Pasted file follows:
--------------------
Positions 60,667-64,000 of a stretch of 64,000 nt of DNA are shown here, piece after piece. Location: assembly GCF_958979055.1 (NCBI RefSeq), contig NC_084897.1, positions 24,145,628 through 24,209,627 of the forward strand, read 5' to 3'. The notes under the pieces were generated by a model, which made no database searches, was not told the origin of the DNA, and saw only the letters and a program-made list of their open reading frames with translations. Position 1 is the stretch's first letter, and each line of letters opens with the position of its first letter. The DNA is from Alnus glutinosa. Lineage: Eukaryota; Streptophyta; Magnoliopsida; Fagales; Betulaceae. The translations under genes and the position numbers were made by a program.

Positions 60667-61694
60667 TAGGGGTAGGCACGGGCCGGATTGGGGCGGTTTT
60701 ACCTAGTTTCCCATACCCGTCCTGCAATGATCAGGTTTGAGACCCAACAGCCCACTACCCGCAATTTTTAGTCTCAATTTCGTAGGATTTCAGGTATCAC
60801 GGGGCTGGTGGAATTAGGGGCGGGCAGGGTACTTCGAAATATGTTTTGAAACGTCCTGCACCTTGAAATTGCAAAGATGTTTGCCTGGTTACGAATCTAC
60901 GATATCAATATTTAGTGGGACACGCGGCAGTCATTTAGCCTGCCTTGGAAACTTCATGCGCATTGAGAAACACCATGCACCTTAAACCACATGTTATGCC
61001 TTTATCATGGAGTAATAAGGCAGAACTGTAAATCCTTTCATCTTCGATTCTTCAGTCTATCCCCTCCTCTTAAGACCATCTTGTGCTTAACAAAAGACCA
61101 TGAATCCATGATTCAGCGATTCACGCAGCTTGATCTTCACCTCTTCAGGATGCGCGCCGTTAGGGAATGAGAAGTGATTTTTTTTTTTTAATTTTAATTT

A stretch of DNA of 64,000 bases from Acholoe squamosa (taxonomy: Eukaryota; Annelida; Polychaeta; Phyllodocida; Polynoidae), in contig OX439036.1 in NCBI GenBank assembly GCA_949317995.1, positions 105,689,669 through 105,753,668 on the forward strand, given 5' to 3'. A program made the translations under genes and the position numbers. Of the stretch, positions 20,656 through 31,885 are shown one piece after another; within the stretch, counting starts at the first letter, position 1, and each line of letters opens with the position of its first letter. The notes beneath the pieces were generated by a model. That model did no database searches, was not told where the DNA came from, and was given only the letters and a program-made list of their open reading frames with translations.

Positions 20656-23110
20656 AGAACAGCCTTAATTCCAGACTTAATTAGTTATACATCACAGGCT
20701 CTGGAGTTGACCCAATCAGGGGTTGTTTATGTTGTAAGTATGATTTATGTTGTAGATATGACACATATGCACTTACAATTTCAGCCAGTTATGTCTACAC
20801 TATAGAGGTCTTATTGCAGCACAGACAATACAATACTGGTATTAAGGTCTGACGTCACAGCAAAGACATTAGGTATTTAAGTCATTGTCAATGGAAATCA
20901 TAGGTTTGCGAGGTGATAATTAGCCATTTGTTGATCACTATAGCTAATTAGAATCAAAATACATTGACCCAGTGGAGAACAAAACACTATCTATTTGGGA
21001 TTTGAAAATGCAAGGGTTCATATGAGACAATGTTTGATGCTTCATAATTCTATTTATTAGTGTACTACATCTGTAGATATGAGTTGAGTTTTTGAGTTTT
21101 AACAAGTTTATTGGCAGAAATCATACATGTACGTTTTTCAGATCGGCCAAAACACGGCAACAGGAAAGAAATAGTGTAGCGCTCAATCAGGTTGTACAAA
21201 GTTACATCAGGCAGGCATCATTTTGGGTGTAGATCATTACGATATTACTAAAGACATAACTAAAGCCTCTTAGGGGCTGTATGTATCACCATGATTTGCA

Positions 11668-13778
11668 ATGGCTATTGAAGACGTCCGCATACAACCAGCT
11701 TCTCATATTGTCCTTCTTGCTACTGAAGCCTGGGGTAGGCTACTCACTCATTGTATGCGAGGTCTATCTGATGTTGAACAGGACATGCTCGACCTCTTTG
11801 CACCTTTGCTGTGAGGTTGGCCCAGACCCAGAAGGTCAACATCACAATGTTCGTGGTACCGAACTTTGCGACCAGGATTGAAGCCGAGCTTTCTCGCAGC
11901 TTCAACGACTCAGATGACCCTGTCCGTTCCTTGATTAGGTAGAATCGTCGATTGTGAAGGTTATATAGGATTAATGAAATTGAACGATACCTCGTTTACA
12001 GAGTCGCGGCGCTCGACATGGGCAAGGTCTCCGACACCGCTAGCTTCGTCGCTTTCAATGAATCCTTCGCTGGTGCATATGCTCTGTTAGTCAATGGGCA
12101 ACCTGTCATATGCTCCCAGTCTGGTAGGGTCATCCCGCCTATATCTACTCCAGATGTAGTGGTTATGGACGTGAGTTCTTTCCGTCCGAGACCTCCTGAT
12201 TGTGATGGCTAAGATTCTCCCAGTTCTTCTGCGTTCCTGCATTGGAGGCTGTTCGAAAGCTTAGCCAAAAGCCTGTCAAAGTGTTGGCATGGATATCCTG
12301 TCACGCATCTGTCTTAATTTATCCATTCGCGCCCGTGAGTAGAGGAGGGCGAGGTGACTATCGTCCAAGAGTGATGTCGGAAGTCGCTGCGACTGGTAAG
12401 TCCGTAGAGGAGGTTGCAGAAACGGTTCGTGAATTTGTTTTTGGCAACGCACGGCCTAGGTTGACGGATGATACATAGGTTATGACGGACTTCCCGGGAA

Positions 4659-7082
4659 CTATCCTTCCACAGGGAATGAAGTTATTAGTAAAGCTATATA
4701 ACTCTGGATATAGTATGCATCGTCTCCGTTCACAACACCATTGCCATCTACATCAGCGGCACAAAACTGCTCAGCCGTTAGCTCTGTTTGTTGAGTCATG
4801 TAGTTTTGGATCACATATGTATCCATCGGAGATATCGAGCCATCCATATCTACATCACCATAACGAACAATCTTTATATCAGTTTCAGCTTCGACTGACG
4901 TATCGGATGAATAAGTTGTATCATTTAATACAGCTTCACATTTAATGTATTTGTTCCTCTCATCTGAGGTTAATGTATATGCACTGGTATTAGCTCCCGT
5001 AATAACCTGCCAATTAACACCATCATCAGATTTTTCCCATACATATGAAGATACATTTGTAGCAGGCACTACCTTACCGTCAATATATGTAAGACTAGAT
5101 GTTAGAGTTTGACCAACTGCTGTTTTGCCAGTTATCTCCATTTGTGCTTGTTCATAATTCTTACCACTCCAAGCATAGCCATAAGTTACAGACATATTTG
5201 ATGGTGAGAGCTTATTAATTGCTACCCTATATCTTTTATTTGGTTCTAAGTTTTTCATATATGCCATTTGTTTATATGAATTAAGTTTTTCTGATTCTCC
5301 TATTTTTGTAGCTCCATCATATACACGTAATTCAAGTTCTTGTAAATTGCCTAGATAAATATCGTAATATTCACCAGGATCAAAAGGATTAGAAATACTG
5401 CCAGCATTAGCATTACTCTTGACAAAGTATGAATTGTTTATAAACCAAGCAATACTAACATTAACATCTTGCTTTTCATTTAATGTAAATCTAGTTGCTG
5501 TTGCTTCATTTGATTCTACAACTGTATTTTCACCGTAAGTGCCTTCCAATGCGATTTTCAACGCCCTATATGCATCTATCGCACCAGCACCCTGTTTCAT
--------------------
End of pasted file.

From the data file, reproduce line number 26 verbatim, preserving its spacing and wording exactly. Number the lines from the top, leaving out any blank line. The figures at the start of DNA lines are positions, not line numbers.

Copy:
12301 TCACGCATCTGTCTTAATTTATCCATTCGCGCCCGTGAGTAGAGGAGGGCGAGGTGACTATCGTCCAAGAGTGATGTCGGAAGTCGCTGCGACTGGTAAG